Thailand To Join TPP Negotiations; Access To Medicines Likely To Suffer As A Consequence
from the deals-behind-closed-doors dept
Although things have gotten rather quiet on the TPP front, that doesn't mean that the juggernaut has been halted. On the contrary: after Canada and Mexico signed up to join the negotiations under highly unfavorable terms, it now looks like Thailand is about to do the same, as the Bangkok Post reports:
Thailand's entry into the Trans-Pacific Partnership (TPP) will be a highlight of the visit [to Thailand] by the US president amid concern by activists over the consequences of the far-reaching free trade pact.
Those concerns are chiefly about access to medicines at affordable prices. This became an area of contention after previous bilateral negotiations with the US collapsed in the wake of the military coup in Thailand, as infojustice.org explains:
In late 2006, after the FTA [Free Trade Agreement] negotiations had fallen apart, the Ministry of Health began granting compulsory licenses for needed medicine. Between November 2006 and January 2007, it granted licenses for patents on two antiretroviral drugs (efavirenz and lopinavir+ritonavir) and clopidogrel, a heart medication sold by Bristol Myers Squibb. The licenses were issued for government use, after years of prior negotiation with the patent holders, and include a 0.5% royalty rate. USTR responded by putting Thailand on the 301 Priority Watch List, citing "further indications of a weakening of respect for patents, as the Thai Government announced decisions to issue compulsory licenses for several patented pharmaceutical products." Thailand has remained in the Special 301 Report ever since, and it was subject to an "out of cycle review."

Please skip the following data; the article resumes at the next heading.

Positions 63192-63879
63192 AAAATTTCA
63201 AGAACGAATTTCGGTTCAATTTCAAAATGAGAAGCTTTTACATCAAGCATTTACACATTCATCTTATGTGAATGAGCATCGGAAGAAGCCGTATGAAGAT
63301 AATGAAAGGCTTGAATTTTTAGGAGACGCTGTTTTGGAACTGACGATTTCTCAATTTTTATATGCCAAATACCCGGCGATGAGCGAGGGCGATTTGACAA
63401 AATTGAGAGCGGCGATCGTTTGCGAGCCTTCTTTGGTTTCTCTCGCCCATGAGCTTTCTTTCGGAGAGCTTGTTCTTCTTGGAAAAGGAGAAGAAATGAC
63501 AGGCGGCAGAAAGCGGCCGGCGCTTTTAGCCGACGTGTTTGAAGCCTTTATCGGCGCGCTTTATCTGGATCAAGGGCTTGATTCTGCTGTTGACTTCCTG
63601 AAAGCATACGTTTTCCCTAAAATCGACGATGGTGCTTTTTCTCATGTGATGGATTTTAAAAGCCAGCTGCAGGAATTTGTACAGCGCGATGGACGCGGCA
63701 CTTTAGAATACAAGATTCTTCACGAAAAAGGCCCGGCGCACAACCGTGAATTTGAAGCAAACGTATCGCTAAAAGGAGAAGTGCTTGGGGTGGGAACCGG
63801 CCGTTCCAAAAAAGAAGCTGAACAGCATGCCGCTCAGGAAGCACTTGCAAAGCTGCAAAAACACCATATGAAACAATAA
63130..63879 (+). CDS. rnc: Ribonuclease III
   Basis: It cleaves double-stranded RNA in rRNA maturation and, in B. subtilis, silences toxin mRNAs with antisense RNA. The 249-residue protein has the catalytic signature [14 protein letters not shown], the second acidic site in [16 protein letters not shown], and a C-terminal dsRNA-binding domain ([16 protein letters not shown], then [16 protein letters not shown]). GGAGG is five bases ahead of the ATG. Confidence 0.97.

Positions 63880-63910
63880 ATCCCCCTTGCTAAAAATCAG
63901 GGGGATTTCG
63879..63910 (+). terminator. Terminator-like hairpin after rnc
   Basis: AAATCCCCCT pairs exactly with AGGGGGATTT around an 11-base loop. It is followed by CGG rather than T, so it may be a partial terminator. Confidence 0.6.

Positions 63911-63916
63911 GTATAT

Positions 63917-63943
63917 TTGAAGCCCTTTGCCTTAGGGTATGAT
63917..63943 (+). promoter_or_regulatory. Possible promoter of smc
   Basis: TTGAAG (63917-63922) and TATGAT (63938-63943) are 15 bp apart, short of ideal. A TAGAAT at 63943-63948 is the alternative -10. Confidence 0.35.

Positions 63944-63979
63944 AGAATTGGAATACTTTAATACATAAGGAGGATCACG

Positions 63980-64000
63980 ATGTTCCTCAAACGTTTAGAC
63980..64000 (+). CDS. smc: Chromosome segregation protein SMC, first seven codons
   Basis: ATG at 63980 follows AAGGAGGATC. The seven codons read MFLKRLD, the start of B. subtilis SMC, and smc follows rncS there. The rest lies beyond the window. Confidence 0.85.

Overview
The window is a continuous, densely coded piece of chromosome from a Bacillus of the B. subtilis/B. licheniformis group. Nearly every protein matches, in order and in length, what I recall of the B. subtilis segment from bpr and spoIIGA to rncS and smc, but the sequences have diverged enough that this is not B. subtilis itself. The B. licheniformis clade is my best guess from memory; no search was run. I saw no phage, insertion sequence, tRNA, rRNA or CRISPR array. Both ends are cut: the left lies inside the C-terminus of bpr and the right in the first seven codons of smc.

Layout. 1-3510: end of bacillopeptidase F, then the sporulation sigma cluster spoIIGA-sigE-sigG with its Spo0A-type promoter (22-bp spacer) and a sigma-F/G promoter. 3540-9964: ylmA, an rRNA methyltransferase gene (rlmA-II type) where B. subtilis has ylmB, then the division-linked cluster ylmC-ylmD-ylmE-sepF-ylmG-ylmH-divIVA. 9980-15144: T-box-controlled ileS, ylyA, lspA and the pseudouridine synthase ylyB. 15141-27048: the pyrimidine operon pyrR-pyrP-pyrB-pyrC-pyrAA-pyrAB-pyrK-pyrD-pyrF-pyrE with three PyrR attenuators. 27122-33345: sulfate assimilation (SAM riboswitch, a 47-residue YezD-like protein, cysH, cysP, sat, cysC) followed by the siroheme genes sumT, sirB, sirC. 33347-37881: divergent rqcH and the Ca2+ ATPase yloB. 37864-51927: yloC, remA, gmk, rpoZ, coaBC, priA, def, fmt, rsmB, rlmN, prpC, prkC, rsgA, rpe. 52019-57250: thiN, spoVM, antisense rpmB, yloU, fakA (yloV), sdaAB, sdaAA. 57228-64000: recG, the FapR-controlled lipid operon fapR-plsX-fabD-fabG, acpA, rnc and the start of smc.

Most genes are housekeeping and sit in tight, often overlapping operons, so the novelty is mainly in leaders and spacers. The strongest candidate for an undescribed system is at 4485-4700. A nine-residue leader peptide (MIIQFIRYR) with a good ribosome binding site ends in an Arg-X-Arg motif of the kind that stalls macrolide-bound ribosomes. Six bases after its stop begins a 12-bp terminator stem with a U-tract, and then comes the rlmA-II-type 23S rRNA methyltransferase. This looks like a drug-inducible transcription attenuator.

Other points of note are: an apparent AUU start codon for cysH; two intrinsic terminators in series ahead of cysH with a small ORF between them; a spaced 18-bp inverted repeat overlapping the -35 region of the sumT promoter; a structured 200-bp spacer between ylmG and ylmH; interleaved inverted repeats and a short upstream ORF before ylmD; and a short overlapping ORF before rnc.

If Thailand joins the TPP negotiations, it will undoubtedly be forced to rescind those compulsory licenses -- one of the key features of TPP is its strengthening of protection for pharma patents. The inevitable consequence of that will be increased prices in Thailand for key medicines, and more people suffering and dying as a result. It would be interesting to know what pressure has been brought to bear on the Thai government to take what seems such a damaging step for its people, when other nations are moving in precisely the opposite direction.